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νόσον γ᾽ ἐπακτὸν ἐξαρούμεθα, lit., ‘take up (the burden of) a trouble which I should bring upon myself,’—viz., the anguish of a vain fight against all-conquering “Ἔρως”. The schol. rightly explains ἐπακτὸν by “αὐθαίρετον”: as does the schol. on Soph. Ph.343γάμων ἐπακτὸν ἄταν”. This view is confirmed by the presence of γε, meaning, ‘at any rate I shall not add to my own woes.’ For a parallel use of “ἐπάγεσθαι”, cp. Lys. or. 4 § 19πολὺ μείζω συμφορὰν ἐμαυτῷ...ἐπαγαγέσθαι”: Dem. or. 19 § 259αὐθαίρετον αὑτοῖς ἐπάγονται δουλείαν”. For ἐξαρούμεθα cp. Od.10. 84ἔνθα κ᾽ ἄϋπνος ἀνὴρ δοιοὺς ἐξήρατο μισθούς” (‘take up,’ i.e., ‘win’). The simple “αἴρομαι” is often so used, with ref. either to ‘winning’ a prize, or ‘taking up’ a burden ( O. T.1225ἀρεῖσθε πένθος”, Ant.907ἠρόμην πόνον”). This “αἴρομαι” can be replaced by the rarer “ἐξαίρομαι” just as “φέρομαι”, in a like sense (462 n.), by the rarer “ἐκφέρομαι”: El.60κἀξενέγκωμαι κλέος”.

Others understand:—(1) ‘I shall not heighten the trouble already brought upon me by others’ (viz., the introduction of Iolè into the house, 376). But this sense for ἐξαρούμεθα is strange: and γε is then weak; hence Nauck read νόσημ̓. (2) ‘I shall not try to shift that trouble from myself’: i.e., ‘I shall not try to put away the grief of these tidings by vain complaints against the gods.’ This last version seems impossible.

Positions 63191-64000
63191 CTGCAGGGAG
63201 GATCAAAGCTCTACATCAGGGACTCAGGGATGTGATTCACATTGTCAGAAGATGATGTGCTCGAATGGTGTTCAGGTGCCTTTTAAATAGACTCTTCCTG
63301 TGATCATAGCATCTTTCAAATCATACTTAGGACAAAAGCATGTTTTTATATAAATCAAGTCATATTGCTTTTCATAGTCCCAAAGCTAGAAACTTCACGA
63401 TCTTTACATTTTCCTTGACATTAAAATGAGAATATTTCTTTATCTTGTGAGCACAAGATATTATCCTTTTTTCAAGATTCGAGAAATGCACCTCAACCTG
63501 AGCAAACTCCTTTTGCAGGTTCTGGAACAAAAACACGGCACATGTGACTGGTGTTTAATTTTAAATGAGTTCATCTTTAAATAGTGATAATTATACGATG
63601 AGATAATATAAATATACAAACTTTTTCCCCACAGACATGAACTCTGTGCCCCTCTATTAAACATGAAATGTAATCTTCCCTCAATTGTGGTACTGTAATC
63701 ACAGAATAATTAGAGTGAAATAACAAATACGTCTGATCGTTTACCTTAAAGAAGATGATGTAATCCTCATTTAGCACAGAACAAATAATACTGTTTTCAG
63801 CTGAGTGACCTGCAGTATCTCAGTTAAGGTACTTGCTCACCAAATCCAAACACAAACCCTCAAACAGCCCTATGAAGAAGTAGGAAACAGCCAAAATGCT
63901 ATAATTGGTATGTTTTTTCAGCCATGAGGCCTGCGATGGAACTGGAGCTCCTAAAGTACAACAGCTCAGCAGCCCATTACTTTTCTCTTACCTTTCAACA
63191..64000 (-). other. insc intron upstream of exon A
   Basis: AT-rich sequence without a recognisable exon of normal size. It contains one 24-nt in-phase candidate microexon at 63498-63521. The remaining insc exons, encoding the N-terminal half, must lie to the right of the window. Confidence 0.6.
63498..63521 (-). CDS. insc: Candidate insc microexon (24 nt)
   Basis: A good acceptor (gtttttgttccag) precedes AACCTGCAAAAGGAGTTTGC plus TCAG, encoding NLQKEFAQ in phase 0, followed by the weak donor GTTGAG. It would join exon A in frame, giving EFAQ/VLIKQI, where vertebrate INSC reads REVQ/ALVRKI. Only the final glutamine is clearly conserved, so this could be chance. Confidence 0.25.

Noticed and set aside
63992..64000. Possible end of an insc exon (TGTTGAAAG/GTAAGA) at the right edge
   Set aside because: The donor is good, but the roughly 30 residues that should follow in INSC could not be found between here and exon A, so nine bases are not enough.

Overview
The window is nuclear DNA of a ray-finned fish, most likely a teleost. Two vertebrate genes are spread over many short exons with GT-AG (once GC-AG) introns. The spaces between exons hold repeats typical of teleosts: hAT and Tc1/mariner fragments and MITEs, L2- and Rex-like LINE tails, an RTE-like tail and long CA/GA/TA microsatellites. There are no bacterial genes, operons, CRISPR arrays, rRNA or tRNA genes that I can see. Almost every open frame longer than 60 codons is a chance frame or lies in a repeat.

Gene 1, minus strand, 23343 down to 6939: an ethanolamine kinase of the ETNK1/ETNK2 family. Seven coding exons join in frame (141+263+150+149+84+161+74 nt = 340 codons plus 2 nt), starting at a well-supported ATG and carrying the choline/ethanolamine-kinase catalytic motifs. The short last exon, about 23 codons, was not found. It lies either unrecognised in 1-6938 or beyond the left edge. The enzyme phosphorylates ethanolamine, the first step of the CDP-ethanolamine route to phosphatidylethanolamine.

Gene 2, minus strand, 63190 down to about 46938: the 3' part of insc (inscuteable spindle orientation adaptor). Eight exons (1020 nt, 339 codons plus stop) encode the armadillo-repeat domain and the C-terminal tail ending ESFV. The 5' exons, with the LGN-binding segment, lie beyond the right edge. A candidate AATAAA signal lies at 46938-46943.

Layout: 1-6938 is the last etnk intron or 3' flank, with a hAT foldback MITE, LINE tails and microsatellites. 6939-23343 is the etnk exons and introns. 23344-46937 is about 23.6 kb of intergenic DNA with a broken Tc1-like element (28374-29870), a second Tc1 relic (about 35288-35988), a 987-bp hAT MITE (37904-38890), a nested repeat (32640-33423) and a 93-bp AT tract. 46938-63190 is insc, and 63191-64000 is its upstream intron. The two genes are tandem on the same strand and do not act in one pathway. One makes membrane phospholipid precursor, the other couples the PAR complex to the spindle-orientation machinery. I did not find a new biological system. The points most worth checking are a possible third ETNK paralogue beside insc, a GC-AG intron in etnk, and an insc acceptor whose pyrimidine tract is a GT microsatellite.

θεοῖσι δυσμαχοῦντες: Ant.1106ἀνάγκῃ δ᾽ οὐχὶ δυσμαχητέον”. The compound means, ‘to wage an up-hill fight’: cp. “δυστοκεῖν, δυσθανατεῖν”. For the masc. plur., used by a woman with ref. to herself, cp. El.399, Eur. Hec.511.

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hide References (10 total)
  • Commentary references from this page (10):
    • Demosthenes, On the False Embassy, 259
    • Euripides, Hecuba, 511
    • Homer, Odyssey, 10.84
    • Lysias, On a Wound by Premeditation, 19
    • Sophocles, Antigone, 1106
    • Sophocles, Antigone, 907
    • Sophocles, Electra, 399
    • Sophocles, Electra, 60
    • Sophocles, Oedipus Tyrannus, 1225
    • Sophocles, Philoctetes, 343
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